Hurricane myths de-bunked - WAFB 9 News Baton Rouge, Louisiana News, Weather, Sports

Hurricane myths de-bunked

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Source: Weather Imagery Source: Weather Imagery

Turns out some common strategies people used to keep themselves safe from hurricanes aren't as safe as you think.

Climatologist Bill Keim has heard dozens of hurricane home safety remedies over the years; taping windows is just one of them.

"The tape is not gonna really help you keep it from getting knocked out, but if it does get knocked out it keeps the glass from shattering and going all over the place and creating other health hazards," said Keim.

Others swear by cracking windows around the house, to balance the outside versus inside air pressure.

"All that really does is allow the storm to get inside of your house...the wind," said Keim. "And that's only gonna create more damage, so that is not wise in either a hurricane or a tornado."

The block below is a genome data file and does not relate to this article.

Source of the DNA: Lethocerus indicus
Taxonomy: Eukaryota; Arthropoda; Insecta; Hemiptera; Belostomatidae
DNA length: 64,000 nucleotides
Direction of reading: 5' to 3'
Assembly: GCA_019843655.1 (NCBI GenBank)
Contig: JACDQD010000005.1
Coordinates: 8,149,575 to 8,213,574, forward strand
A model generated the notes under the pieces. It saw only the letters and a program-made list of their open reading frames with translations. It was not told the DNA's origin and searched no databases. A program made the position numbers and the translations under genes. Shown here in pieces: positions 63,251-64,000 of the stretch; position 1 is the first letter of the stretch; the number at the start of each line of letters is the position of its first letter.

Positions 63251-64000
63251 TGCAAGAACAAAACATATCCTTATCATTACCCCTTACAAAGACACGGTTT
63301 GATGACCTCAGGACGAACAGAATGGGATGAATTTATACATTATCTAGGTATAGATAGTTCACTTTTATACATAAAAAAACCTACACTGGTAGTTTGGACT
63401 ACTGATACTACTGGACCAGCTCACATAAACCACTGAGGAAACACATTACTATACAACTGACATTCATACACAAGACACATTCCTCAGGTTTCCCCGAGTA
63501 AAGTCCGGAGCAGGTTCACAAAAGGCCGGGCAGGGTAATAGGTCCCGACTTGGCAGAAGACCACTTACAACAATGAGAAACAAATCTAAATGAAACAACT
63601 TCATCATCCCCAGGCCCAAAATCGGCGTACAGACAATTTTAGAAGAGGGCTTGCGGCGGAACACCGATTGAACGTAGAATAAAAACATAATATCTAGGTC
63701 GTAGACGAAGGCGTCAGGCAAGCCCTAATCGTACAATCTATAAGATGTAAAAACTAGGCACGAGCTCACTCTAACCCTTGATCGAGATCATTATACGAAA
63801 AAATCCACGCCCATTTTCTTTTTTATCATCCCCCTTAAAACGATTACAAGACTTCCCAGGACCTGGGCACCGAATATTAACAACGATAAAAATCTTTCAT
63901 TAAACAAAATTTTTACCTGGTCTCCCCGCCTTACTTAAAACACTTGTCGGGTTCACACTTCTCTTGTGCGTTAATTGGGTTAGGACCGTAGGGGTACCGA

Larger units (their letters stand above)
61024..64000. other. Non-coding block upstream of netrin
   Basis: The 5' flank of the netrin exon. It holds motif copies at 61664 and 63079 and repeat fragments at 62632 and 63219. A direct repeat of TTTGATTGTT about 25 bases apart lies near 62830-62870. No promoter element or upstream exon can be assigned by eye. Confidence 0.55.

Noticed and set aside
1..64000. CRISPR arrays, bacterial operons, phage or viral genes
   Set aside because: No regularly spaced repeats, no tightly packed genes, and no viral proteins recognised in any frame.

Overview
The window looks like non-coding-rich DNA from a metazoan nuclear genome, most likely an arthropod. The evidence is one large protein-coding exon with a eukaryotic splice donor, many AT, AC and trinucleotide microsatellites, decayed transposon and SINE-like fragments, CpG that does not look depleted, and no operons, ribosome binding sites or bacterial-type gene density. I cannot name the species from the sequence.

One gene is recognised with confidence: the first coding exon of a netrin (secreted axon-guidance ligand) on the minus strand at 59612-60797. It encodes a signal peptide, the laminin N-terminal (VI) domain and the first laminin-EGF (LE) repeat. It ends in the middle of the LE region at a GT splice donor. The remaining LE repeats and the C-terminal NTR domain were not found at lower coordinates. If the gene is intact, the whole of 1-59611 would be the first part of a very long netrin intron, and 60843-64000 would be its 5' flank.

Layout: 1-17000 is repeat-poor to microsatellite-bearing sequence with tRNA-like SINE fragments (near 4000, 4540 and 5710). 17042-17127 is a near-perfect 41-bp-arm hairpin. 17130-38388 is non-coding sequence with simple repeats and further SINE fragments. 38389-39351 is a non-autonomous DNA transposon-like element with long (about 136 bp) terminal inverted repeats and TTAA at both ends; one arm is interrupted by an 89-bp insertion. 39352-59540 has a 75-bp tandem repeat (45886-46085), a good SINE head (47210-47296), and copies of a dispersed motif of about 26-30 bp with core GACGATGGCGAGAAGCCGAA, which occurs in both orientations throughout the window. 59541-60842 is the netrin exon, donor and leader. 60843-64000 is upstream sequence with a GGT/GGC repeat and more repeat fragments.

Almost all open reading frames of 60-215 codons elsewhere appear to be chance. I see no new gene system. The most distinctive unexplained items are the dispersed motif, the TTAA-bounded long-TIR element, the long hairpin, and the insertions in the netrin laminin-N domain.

Keim says one of the more dangerous ideas he's heard is vertical evacuation or heading for higher ground, such as the attic, roof, or a higher floor in a building. Keim says in reality, that means risking running into higher wind speeds.

"In most hotels, for example, there's a lot of glass. As a result, you're very vulnerable to having glass windows knocked out, so that's a big issue," said Keim. "Of course, if a flood comes in behind it, like can happen in New Orleans, you could literally get trapped in those buildings."

Worse than vertical evacuation is not leaving at all. Keim says this is common among people who think the storm will never reach the city or region where they live.

"If you look at enough hurricane tracks over the last hundred or so years along the east and gulf coast, there really is virtually no place where you're actually safe. There are safer places, but you're still really not safe in any given location," said Keim.

Keim says even those so-called safe locations can still get hit by heavy rains and even tornadoes. He suggests that people across the country have a plan of action; especially during hurricane season.

Hurricane season begins June 1.

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